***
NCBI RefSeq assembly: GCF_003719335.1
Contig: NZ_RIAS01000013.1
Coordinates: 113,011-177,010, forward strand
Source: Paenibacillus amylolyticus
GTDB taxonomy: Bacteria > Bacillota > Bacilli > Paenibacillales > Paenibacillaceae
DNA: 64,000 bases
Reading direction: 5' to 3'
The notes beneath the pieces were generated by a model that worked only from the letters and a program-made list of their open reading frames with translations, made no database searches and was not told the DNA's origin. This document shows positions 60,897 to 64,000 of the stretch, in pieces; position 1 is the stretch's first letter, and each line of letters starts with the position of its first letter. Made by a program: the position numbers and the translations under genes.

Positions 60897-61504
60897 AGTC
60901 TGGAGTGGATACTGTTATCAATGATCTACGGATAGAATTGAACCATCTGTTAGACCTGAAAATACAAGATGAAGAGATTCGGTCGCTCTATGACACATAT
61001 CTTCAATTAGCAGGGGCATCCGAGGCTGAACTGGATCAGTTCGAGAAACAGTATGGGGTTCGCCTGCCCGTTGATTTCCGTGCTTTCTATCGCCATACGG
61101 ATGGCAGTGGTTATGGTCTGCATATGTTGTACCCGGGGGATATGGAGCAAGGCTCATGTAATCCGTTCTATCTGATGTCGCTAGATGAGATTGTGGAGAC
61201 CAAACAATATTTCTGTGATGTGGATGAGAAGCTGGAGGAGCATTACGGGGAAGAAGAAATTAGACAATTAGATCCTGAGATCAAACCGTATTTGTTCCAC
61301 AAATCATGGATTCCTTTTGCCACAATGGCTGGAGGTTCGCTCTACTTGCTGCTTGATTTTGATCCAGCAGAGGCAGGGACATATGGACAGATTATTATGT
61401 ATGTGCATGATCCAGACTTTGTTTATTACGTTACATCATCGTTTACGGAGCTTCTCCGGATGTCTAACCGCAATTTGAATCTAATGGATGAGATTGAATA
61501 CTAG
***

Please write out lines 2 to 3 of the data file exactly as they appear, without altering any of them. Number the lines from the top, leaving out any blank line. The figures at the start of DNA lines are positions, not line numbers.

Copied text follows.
Contig: NZ_RIAS01000013.1
Coordinates: 113,011-177,010, forward strand